Recognising the lack of options for non-Russian speakers, English actor Jonathan Bex founded the Moscow English Theatre (MET), which performs contemporary American and British plays for English-speaking audiences. The MET performs at the Mayakovsky Theatre.


The circus has long been a favourite form of entertainment for Russians young and old. There are two highly lauded, permanent circuses in Moscow, putting on glittering shows for Muscovites of all ages. Near the centre of town, Tsvetnoy bul has been the site of the Moscow circus since 1880. This so-called 'Old' Circus – now named Nikulin Circus for the famous clown Yury Nikulin – had always set the standard by which all other circuses were measured. Until 1971, that is, when the new Bolshoi Circus on Vernadskogo was built. This state-of-the-art facility was bigger and better, with five replaceable arenas (water, ice, equestrian etc) and room for 3500 spectators.

The shows performed by both companies feature acrobatics and animals, as well as dance, cabaret and clowns. The displays of daring-do are truly amazing, especially the aerial arts. Only the Nikulin Circus features big cats in its performances, but both venues have monkeys, bears and sea lions. The animals are apparently not mistreated – though their very involvement in the show might make you cringe.

Spectator Sports

Russia’s international reputation in sport is well founded, with athletes earning international fame and glory for their success in ice hockey, gymnastics and figure skating.


The most popular spectator sport in Russia is football (soccer), and five Moscow teams play in Russia’s premier league (Vysshaya Liga). Currently, football is enjoying a boom, with several state-of-the-art stadiums recently built for the World Cup in 2018.

Moscow's most successful team is FC Spartak ( The team’s nickname is Myaso, or ‘Meat’, because it was sponsored by the collective farm association during the Soviet era. Nowadays, Spartak plays at the new Spartak Stadium (also known as Otkrytie Arena), north of the centre near Tushino Airfield.

Meanwhile, their rivals, FC Dynamo (, will soon be playing at the new ultramodern VTB Arena.

Additionally, six-time winner Central Sports Club of the Army (CSKA; plays at CSKA Arena, part of the CSKA Stadiums complex. Two-time winner FC Lokomotiv ( plays at the eponymous stadium east of the centre.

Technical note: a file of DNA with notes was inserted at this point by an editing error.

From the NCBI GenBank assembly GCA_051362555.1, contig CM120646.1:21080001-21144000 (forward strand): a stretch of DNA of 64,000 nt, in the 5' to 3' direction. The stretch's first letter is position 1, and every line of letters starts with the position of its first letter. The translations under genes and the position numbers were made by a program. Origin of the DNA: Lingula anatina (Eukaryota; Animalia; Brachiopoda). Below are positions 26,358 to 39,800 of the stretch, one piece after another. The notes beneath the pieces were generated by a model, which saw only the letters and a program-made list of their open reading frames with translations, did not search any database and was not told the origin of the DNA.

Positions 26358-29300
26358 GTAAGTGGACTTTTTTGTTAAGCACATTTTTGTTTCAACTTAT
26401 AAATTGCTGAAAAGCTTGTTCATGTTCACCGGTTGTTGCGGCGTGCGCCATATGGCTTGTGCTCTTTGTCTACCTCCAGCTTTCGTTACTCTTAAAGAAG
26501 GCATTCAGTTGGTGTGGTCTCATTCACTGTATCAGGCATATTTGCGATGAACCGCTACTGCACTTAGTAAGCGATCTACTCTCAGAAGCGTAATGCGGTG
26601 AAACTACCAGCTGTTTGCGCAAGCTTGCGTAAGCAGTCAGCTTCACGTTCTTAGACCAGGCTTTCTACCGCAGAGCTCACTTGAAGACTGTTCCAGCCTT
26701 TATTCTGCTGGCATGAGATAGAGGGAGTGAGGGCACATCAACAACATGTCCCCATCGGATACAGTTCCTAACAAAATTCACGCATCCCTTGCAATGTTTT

Ice Hockey

Moscow’s main entrant in the Continental Hockey League (KHL) is HC CSKA (, or the Red Army team. HC CSKA has won more Soviet championships and European cups than any other team in history. They play at the CSKA Ice Palace, which is part of the CSKA Stadiums complex.


Men’s basketball has dropped in popularity since its days of Olympic glory in the 1980s, but Moscow’s top basketball team, CSKA (, still does well in the European league. They play at USH CSKA, which is part of the CSKA Stadiums complex.

Need to Know


Nowadays, most theatres sell tickets online. Or, you can do it the old-fashioned way and buy tickets directly from the theatre box office or from a teatralnaya kassa (theatre kiosk), several of which are scattered about the city.


The classical performing arts remain an incredible bargain in Moscow, especially if you go anywhere other than the Bolshoi Theatre. Tickets start at around R500, with prices for the best seats ranging from R1500 to R4000. Happily, Moscow venues do not charge higher prices for foreigners.

Theatre Seasons

Unfortunately for summer visitors, many venues are closed between late June and early September.

Summer Music Festivals

Some of the best things about summer in Moscow:

  • Afisha Picnic ( Indie-rock at Kolomenskoe.
  • Ahmad Tea Music Festival ( Alt-rock festival at Art Muzeon.
  • Bosco Fresh Fest ( Mostly Russian bands at Tsaritsyno.
  • Park Live ( Modern-rock big names at CSKA Arena.
  • Usadba Jazz Festival ( Jazz at Arkhangelskoe.